Of course it is true that type alone does not in itself determine if two people make a good match. Far from it. The systems detailed here are the ones that have been observed and postulated by professionals in the field.
I have heard some people say that they don’t think of Jungian typology as a very good evaluator of romantic potential for a given match. And while it’s true that there are many areas of a relationship that cannot be examined via the Jungian typology I can tell you for certain that there are some patterns out there which the Jungian typology makes it very easy for you to grasp. In this article I will present three matchmaking models that will outline these patterns so that you can easily recognize them yourself.
First off, before we start I’d like to take a moment to voice a word of warning: I know that there are several double-Introvert couples out there who are convinced that Introverts belong together. I am going to contradict you on this one and some you are probably going to be appalled by what I have to say. So if you know this is a sore spot for you, I recommend that you pick another article rather than I force anything upon you.
After having ploughed through dozens of psychology books and case studies, and having been witness to a good deal of relationship trajectories as well, it is my clear-cut impression that there exists a natural attraction between Introverts and Extroverts and that the day-to-day dynamics of any relationship are at their best when the relationship features this Introvert-Extrovert split. But while attraction will get the relationship off to a good start, attraction does not forge a good relationship in and of itself.
As far as long-term potential goes, the most important aspect of a relationship is simply that both members of the couple are “seeing things the same way” or “coming from the same place”. When translated into Jungian typology language that means that S or N should be the same both members of the couple. The rationale here is that in a romantic relationship a Sensate and an Intuitive will all too often end up differing over simple everyday occurrences whereas people who share an S or an N might not always agree, but at least they will see things the same largely the same way and understand where their partner is coming from.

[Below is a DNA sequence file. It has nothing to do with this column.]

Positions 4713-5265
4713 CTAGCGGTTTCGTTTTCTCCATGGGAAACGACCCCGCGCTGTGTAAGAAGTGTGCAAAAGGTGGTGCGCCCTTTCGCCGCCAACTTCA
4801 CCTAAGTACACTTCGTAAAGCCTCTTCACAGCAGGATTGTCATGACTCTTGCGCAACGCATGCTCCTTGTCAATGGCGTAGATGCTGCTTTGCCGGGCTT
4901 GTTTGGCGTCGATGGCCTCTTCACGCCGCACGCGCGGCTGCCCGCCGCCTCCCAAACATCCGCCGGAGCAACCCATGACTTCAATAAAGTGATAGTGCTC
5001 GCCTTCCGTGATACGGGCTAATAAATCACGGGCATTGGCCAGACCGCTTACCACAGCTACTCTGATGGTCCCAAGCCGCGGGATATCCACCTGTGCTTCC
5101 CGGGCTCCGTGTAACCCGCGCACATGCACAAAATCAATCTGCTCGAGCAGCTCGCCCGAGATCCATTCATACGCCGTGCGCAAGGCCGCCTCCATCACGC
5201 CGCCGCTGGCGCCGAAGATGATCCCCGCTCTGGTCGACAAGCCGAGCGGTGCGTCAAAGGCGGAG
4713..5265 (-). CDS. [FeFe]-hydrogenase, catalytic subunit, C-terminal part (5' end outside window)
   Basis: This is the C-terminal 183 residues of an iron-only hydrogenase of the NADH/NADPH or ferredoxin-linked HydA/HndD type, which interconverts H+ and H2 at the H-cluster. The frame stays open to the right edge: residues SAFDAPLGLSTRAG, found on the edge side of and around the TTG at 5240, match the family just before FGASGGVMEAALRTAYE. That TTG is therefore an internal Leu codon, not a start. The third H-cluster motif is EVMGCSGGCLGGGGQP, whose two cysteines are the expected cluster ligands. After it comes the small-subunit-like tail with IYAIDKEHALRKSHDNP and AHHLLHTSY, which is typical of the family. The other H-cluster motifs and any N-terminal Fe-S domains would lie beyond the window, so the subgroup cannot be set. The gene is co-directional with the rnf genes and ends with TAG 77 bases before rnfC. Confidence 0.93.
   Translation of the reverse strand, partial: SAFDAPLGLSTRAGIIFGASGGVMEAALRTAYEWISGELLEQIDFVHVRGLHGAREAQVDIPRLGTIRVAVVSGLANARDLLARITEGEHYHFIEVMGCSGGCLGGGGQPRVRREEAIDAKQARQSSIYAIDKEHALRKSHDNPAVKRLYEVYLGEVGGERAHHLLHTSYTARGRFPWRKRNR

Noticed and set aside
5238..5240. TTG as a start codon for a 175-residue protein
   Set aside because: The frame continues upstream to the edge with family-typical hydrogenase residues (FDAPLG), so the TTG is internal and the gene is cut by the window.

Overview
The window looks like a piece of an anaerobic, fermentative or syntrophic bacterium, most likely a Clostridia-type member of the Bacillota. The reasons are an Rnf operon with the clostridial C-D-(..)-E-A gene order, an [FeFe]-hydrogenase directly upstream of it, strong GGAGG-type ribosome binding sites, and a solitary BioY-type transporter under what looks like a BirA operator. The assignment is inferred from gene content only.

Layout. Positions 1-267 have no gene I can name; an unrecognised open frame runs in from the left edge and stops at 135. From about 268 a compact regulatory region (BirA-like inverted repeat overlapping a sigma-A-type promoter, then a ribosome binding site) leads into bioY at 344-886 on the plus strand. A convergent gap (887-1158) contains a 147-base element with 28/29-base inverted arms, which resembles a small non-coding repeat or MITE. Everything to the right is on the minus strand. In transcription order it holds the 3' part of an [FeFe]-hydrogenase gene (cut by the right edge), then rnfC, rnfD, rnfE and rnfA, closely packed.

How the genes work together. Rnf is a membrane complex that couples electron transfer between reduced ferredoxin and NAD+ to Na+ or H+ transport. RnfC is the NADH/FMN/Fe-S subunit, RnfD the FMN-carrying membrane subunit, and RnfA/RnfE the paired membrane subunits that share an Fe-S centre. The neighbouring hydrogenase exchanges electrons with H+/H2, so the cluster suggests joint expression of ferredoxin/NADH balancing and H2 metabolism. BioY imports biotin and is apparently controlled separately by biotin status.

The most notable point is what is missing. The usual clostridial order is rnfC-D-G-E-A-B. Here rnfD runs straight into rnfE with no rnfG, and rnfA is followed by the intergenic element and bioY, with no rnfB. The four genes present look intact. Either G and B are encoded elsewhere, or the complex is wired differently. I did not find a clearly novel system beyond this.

Thus when looking at romantic relationships through the Jungian typology, opposing Extroversion and Introversion and shared Sensing or Intuition are the two principal prerequisites for a happy romantic relationship. – Well that and Champagne ;-)
The first model we’re going to look into is derived from the excellent material over at Personality Page. If you are new to Jungian typology, or simply want to get underneath the skin of a certain type, I can highly recommend their material. Especially the “personal growth” subpages should come in handy for the in-depth study of any given type.
The people at Personality Page match types according to each type’s dominant function. If you don’t know the concept of dominant functions already, this site provides explanation of the dominant functions which I recommend that you look into at some point in order to familiarize yourself further with the idea.
Personality Page’s Formula
The dominant function should be shared by both members of the couple. But functions must be oppositely directed, that is, Dominant Extroverted Thinking wants Dominant Introverted Thinking etc. This allows for two ideal matches pr. type.
Personality Page’s Results
ExTJ and IxTP (Dominant Thinking)
ExFJ and IxFP (Dominant Feeling)
ENxP and INxJ (Dominant Intuition)
ESxP and ISxJ (Dominant Sensing)
If you are not in the habit of seeing x’s in Jungian types, an x simply means that x can be either letter on that particular dimension. So according to the above formula an ENFP could pair up with either an INTJ or an INFJ and similarly an ISTP could have either an ENTJ or an ESTJ.
This model has its daring points: Most notably, can a relationship that overarches the Sensing/Intuitive chasm remain happy in the long run? – And are the heartfelt ideals and subjective meanings of Introverted Feeling (IxFP) really the best match for the always socially proper and popular attitude of Extroverted Feeling (ExFJ)? Unfortunately, I cannot offer you an easy yes or no. These are the weak points of an otherwise excellent model.
Now let’s look at a model that has a different take on these weak points.